Dear rate chasers…they catch up with you somewhere. Nothing comes for free. Let’s face it, you go to the bank and their goal is to make money! A lender that offers you a 4.49% with a $2500 vs a 4.64% with no fee and you think “yes, score what a great rate!” Hold your coins… as you could be walking away poorer as the banker didn’t run the bottom line numbers for you. Chasing rates can cost you more money in the long run.

Your $500,000 mortgage was offered with two rates for the business for self guy who needed a mortgage where they didn’t look at the income so much: 4.49% and $2500 fee and $4.64% no fee. Lets see what it really looks like for a 2 year mortgage.

$502,500 (built in th $2500 feel) 4.49% – payments $2778 per month – $479563 owing in 2 years
Total payments: $66672
$500,000 (no fee) 4.64% – payments $2806 per month – $477634 owing in 2 years
Total payments: $67344.

Wait? So by taking the lower rate with the fee means I owe $1929 MORE in 2 years and only saved $672 in overall payments?

The long term financial planning side.
I counsel many of my clients to take 2-3 year year terms for a variety of reasons. Better rates, lower payments, capitalizing on the equity in your home to pay off a car loan or upcoming wedding. Did you know the average homeowner refinances every 3 years of a 5 year term and pays a penalty?

Taking a 5 year when 3 and 4 year rates might be a better option. Many times the 2-4 year rates can be significantly lower than the 5 year rates. Remember, the bank wants money and the longer you take the term, the more they make. True, many folks prefer or fit the 5 year terms, but many don’t. Worrying about where rates will be in 3-5 years from now should be a question, but not always the guiding factor in you “today” budget.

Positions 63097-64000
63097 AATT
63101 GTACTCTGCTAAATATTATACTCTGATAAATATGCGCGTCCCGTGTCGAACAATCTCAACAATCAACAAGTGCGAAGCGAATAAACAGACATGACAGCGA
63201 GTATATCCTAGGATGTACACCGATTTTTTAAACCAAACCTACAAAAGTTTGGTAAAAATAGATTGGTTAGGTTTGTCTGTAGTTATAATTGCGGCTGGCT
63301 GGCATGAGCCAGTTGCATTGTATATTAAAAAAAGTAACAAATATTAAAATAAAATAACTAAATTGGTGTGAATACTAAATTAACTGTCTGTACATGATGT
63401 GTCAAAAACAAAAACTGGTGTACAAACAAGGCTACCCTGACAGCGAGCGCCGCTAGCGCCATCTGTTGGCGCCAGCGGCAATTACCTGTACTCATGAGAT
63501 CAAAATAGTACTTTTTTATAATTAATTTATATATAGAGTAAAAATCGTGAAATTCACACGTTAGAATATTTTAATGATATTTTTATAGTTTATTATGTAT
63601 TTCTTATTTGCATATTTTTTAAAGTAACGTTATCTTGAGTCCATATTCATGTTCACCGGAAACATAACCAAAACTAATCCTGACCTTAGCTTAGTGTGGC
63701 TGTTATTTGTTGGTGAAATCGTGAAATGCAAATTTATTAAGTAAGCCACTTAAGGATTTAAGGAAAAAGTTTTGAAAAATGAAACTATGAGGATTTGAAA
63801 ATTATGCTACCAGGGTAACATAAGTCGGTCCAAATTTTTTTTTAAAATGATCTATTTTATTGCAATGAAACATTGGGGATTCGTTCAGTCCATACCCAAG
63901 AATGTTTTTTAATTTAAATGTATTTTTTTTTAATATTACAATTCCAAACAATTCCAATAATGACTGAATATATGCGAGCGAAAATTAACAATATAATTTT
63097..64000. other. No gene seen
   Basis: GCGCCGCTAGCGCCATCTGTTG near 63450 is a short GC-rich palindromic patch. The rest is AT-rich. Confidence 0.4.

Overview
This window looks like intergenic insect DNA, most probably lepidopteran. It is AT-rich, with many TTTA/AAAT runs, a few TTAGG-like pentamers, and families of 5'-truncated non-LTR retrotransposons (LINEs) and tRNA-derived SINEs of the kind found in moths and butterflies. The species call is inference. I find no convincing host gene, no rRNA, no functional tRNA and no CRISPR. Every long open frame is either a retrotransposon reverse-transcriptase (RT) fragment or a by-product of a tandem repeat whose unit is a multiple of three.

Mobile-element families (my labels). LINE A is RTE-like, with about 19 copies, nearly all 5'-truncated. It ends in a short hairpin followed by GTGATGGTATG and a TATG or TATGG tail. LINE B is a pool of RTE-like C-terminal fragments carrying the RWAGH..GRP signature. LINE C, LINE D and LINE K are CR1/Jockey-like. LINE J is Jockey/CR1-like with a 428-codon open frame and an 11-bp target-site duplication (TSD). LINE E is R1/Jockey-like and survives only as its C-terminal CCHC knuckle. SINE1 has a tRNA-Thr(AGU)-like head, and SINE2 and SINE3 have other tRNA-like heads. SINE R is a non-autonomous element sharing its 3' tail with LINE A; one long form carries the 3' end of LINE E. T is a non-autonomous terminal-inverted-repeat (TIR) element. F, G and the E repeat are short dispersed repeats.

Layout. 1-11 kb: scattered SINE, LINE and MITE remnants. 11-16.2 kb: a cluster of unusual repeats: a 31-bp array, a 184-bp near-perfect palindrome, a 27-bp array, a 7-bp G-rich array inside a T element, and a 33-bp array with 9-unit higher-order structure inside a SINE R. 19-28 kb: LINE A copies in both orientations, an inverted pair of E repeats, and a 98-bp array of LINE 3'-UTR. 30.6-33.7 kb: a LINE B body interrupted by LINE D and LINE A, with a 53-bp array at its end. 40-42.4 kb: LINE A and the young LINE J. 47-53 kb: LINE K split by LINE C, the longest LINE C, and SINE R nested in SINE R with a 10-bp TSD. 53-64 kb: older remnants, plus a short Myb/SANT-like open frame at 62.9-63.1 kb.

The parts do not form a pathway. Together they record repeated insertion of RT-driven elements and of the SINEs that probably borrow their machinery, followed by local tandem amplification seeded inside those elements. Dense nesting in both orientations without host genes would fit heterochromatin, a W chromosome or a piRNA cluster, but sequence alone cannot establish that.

Here is an example of a $450,000 mortgage and what the difference in what you will owe on a 3 year term.

2.34% – payments are $990 every two weeks = $402,578 owing in 3 years
2.59% – payments are $1018 ever two weeks = $403,604 owing in 3 years.
Your paying $28 MORE every two weeks ($2184 total) and owe $1026 MORE in 3 years. Total LOSS $3210! Planning is key. Stop giving away your hard earned money!

Mortgage monster is in the penalties you pay when you fail to plan.
Since many families today are getting in with 5-10% as their downpayment.
If you got your mortgage with many of the traditional banks you know and your current mortgage is $403,750 and you need to break your mortgage (ie refinance to pay off debts) 3 years into the contract you potential penalty could be $12,672! Ouch. vs going with a mortgage broker who can put you with a lender that has similar rate you penalty would be significantly different – almost $10,000 dollars different!

Get a plan today! If you have any questions, please contact your local Dominion Lending Centres mortgage specialist.

  • https://dominionlending.ca/news/top-5-costly-financial-mistakes-homeowners-makes-mortgage/

Construction Mortgage Part 1 – Serviced vs Unserviced Lots

Commercial & Rental DAZADA DIAMOND 21 Dec

Construction Mortgage Part 1 – Serviced vs Unserviced Lots

Construction Mortgage Part 1 - Serviced vs Unserviced LotsOn several occasions we have had people ask us at Dominion Lending Centres about construction mortgages. Every lender has their own guidelines and rules when it comes to construction mortgages. That’s because there are many details involved in the process of construction, let alone the mortgage that actually funds it! Below is part 1 of 2 of what a construction mortgage entails and what you need to know when tackling this complex mortgage.